December 21, 2012
By: Anna Johnson
SANFORD —North Carolina’s publicly owned airports contributed more than $25 billion to local economies during fiscal year 2010-2011, recently released figures show — including $32 million coming from Raleigh Executive Jetport of Sanford-Lee County,
A report from the Institute of Transportation Research and Education reflects that Raleigh Exec Jetport contributed $32.2 million into the economy through indirect and direct contributions, helped fund 300 jobs and paid close to $1.1 million in state and local taxes.
“I think this airport, along with airports across the state, are the main streets to any town,” said Raleigh Exec Jetport Manager Brad Womble. “We are here to provide a service to people and help develop and grow our city and surrounding area.”
The jetport is considered small with only seven employees, Womble said, but the jetport will continue to grow and boost economic achievements.
“We are still small in comparison,” he said. “But the way we are growing, we will get to be a big-time jetport, similar to Wilmington or Concord. They have been a place of much business and great development, and we are where they started. We have nothing to do but grow.”
With a large industrial base in Lee County, the jetport sees a mix of corporate and private aircrafts that should increase when the runway is repaved and new lighting is installed at the beginning of next year, Womble said.
Sanford Area Chamber of Commerce President Bob Joyce said he felt the economic contribution was a conservative estimate and that the Raleigh Exec Jetport is an essential marketing tool for economic development.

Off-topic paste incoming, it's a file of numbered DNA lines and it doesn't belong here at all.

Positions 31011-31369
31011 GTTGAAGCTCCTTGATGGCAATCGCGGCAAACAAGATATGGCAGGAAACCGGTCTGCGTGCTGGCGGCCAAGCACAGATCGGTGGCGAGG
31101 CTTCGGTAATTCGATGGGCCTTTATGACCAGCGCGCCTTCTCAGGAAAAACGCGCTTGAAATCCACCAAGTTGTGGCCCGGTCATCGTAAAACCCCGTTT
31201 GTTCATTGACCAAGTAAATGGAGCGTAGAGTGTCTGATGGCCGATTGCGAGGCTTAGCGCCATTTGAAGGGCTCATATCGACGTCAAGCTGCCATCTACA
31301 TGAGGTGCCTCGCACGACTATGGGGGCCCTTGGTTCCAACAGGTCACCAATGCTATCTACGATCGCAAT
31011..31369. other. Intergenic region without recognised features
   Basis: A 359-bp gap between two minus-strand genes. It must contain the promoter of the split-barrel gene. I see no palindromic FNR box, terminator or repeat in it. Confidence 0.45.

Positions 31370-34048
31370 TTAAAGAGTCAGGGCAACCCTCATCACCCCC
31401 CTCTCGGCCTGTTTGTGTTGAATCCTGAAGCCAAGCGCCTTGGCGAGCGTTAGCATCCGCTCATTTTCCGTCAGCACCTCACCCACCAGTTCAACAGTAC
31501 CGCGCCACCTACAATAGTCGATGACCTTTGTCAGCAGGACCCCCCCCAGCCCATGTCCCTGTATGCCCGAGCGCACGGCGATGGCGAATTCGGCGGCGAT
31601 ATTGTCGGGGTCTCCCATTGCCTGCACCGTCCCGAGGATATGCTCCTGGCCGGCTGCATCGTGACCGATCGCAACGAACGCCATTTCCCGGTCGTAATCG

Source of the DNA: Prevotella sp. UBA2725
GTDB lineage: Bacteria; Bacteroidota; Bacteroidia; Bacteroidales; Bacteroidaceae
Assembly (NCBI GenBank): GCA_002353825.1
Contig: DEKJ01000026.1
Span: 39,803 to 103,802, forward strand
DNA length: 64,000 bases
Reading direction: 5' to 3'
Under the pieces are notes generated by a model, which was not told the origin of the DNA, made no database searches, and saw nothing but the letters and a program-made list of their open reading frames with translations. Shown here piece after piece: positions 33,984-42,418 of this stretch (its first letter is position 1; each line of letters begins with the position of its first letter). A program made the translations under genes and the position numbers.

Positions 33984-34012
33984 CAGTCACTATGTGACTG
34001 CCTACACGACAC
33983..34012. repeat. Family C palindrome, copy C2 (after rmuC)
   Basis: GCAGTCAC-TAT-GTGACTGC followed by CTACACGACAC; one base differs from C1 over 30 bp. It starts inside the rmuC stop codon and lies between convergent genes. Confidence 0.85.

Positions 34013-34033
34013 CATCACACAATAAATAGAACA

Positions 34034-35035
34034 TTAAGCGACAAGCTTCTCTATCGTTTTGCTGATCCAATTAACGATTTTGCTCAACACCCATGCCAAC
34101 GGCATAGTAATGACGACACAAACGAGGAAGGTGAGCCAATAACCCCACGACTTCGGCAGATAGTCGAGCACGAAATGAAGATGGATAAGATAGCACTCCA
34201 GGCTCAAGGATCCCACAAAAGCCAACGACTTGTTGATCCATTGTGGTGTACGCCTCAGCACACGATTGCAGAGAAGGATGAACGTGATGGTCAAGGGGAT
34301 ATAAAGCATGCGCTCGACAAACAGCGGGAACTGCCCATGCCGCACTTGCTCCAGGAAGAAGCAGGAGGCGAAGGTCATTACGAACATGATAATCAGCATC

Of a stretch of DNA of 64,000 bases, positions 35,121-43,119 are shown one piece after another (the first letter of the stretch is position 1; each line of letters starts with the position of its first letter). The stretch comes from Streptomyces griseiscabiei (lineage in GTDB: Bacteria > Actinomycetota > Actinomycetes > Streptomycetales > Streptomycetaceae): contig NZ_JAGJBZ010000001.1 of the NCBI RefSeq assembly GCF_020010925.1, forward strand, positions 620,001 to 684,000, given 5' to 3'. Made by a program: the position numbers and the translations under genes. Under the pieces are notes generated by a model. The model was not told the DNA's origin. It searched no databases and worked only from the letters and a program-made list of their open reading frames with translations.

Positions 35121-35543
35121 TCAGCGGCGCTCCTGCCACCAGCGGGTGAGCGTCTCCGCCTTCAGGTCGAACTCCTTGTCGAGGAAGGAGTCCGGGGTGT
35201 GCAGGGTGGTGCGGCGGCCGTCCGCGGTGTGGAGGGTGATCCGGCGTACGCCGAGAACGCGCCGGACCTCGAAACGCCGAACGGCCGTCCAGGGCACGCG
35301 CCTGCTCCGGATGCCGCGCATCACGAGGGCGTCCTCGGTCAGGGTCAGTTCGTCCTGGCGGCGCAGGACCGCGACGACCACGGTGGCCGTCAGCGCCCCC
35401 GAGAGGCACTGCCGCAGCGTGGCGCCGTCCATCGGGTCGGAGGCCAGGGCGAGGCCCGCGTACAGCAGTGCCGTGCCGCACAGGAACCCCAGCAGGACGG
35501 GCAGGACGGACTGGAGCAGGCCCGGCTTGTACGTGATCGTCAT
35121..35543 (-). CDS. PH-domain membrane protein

When the U.S. Open was held in Moore County in 2005, the jetport provided some relief to corporate jets flying in and provided parking space during the golf tournament, Joyce said. When the tournament returns in 2014, the jetport is expected to do the same.
Moore County Airport Executive Director Steve Borden said his operation has a supportive relationship with area shops and hotels, and those involved with the airport were pleased to have contributed $35.2 million to the economy.
“Obviously, it is a good thing to have such an impact on the surrounding community,” Borden said. “We have a good working relationship with the community, and we are always proactive in pushing out information to the community.”
The Harnett Regional Jetport contributed $87.9 million and paid $1.6 million in taxes, according to the report. Airport Administrator Barry Blevins said one of the first questions asked during economic development talks always concerns the jetport and transportation.
“If a company is looking to build here, they ask if there is water, sewer, highways and an airport,” he said. “I think it’s probably one of the highest drivers of economic development, at least for our county, and something we really push for.”
Most of the planes and jets that come into Harnett County are corporate jets, and the airport offers some relief for military operations or training, Blevins said.
The Siler City Municipal Airport is smaller in size but contributed $8.7 million to the Chatham County area. Airport Manager Karen McCraw said the smaller airports give business executives the chance to make multiple stops at different locations in one day as opposed to flying commercially.
“Instead of flying commercially, getting a rental car and eating up an entire day, with our smaller airport they can get a lot done,” McCraw said. “That is the benefit of general aviation.”
According to the report, aviation’s direct and indirect impact is significant to North Carolina and represents 6 percent of the state’s GDP. Statewide, an estimated $8 million in property taxes is collected by local governments on aircrafts based in their jurisdictions.